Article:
Developer Larry Silverstein has lost his attempt to win as much as $3.5 billion from airlines to pay for extra losses he endured as a result of the September 11, 2001, attacks on the World Trade Center complex. U.S. District Judge Alvin Hellerstein ruled that Silverstein was fully compensated by his own insurers for the cost of ­rebuilding and his lost lease income. He cannot obtain additional money because of the alleged negligence of the airlines in allowing ­hijackers to board their planes, the judge said.
The U.S. Court of Appeals for the Fifth Circuit has ruled that would-be whistleblowers are protected from retaliation only if they report their employer's wrongdoing to the U.S. Securities and Exchange Commission — contradicting virtually every other court to consider the matter and the SEC's own rules. Employees who report violations internally have no recourse under the Dodd-Frank Act if they are fired as a result, the court held in a 17-page ruling that may undermine painstakingly developed corporate compliance programs.
LAW SCHOOLS LESS PICKY
At least 25 law schools are accepting late applications from prospective students who sat for the Law School Aptitude Test as recently as last month. Normally, law schools look at February test-takers for their fall classes, but the number of applicants is down by 13 percent compared to last year. Even highly ranked schools including the University of Alabama School of Law and the University of North Carolina School of Law are following the trend. "This is a relatively new phenomenon," said Jeff Thomas, director of pre-law programs for Kaplan Test Prep. "This is the first year I have heard of schools explicitly stating as a policy that they would consider June LSAT scores."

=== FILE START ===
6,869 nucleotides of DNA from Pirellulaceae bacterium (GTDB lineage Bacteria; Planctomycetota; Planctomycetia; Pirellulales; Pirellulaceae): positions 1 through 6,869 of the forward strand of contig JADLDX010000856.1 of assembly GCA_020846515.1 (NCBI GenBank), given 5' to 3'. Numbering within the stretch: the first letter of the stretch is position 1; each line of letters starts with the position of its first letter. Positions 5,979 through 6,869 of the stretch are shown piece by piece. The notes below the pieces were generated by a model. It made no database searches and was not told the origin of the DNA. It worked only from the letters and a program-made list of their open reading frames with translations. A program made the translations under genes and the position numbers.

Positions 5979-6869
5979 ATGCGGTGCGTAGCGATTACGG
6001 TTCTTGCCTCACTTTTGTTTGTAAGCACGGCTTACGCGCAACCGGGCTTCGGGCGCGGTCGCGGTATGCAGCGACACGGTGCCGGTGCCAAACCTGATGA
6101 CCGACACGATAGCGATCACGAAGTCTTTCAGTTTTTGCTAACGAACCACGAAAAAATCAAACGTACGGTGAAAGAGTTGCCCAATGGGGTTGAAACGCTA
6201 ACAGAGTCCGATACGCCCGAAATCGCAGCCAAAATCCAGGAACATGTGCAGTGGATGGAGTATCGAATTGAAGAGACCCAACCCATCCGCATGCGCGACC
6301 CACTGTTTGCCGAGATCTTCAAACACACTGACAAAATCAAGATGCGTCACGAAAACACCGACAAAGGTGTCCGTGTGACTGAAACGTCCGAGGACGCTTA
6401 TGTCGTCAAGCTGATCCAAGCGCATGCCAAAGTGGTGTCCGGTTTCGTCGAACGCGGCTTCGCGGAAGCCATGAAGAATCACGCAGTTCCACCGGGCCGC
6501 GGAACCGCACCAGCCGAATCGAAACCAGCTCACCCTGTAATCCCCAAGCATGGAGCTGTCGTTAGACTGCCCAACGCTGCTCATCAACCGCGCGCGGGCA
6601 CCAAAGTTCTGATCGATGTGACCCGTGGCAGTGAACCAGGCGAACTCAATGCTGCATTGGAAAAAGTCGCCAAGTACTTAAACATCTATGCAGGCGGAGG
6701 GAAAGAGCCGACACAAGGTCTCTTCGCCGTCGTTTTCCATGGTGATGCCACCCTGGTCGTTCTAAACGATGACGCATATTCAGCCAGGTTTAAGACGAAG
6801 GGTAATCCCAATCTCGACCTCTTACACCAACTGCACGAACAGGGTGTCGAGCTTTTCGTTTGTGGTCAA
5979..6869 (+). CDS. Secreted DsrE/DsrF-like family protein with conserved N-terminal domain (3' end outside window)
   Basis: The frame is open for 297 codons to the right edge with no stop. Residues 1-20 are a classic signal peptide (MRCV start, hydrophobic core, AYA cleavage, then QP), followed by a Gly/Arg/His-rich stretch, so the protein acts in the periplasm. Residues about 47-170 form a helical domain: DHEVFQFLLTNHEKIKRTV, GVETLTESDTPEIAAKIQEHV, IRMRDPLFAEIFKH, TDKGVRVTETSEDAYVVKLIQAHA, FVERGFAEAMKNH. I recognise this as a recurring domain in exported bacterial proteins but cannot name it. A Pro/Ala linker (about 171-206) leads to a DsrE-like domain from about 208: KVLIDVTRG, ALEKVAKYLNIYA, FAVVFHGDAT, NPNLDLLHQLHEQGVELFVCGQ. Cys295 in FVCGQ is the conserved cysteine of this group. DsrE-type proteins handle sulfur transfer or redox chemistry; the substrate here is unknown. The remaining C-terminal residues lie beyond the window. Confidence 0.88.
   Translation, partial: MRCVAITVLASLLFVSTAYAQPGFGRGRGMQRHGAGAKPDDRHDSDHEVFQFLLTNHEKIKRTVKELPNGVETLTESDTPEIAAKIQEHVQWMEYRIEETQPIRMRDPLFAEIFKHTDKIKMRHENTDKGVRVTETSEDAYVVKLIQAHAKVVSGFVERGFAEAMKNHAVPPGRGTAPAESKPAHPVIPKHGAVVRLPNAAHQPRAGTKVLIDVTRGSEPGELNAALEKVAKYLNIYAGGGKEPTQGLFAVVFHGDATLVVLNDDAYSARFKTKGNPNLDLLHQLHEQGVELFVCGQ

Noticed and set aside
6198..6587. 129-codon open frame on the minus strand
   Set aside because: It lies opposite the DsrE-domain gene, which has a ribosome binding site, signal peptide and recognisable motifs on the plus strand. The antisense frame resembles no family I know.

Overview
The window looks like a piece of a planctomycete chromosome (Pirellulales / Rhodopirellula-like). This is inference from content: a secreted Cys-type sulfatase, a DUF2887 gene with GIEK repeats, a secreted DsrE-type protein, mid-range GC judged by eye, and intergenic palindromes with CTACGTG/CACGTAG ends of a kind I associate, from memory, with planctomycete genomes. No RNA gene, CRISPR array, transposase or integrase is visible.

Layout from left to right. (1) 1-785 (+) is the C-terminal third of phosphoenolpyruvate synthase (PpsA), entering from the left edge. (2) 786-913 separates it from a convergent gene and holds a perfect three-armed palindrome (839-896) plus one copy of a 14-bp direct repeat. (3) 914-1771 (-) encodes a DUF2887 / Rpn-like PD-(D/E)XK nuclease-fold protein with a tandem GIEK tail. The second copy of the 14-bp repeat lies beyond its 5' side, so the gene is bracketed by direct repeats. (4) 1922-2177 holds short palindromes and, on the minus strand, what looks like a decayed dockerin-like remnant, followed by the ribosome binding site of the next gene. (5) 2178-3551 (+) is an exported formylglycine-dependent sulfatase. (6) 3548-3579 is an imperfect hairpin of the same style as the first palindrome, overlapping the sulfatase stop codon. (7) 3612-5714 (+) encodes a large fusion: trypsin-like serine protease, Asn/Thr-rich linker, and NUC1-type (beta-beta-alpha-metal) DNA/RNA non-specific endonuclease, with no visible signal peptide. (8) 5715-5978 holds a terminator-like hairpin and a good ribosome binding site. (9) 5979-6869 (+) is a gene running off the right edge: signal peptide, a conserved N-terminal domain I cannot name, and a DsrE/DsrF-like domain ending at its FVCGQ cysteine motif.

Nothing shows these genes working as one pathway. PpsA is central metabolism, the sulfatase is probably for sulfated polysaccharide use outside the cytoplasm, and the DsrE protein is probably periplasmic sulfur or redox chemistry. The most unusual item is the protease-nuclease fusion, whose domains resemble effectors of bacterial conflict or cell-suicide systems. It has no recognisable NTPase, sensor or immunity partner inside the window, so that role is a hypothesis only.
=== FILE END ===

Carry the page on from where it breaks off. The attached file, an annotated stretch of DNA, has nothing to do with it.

ENERGY MARKET MANIPULATION
The Federal Energy Regulatory Commission hit Barclays PLC with a $435 million penalty and fined four of its traders a combined $18 million for alleged manipulations of electric energy prices in California and other Western markets. Meanwhile, The Wall Street Journal reported on July 18 that JPMorgan Chase & Co. and the energy commission were in settlement talks that would result in the bank paying hundreds of millions of dollars — including a fine that would eclipse the one levied against Barclays — for its role in the alleged market manipulation.
Fifty disparate organizations — including the American Bankers Association, the Motion Picture Association of America, the National Association of Broadcasters, the National Retail Federation and the National Association of Realtors — urged Congress to crackdown on "patent trolls." "There is a growing consensus that now is the time to address this issue," the organizations said in a letter delivered on July 17. The letter referred to companies that exist primarily to buy up patents and assert them.
BOOK BRINGS DISBARMENT
An attorney who wrote a book marketed as an exposé of a Washington political insider has been disbarred for breaching client confidences. The Indiana Supreme Court cited Joseph Stork Smith's book Rove-ing Her Way to the White House: Machiavelli's Sexy Twin Sister. It purports to be a biography about Dee Dee Benkie, a Republican Party strategist who says she once worked for the George W. Bush White House.
GLOCK'S EX-GC FREED
A state trial judge freed former Glock general counsel and chief operating officer Paul Jannuzzo on July 17, saying that it would be unconstitutional to continue to hold him because, "We don't have debtors' prisons in this country." Cobb County, Ga., Superior Court Judge Robert Flournoy set aside a contempt order directing that Jannuzzo remain confined, despite the reversal of his racketeering conviction last week, until he paid his ex-wife tens of thousands of dollars in back child support and her lawyer's fees.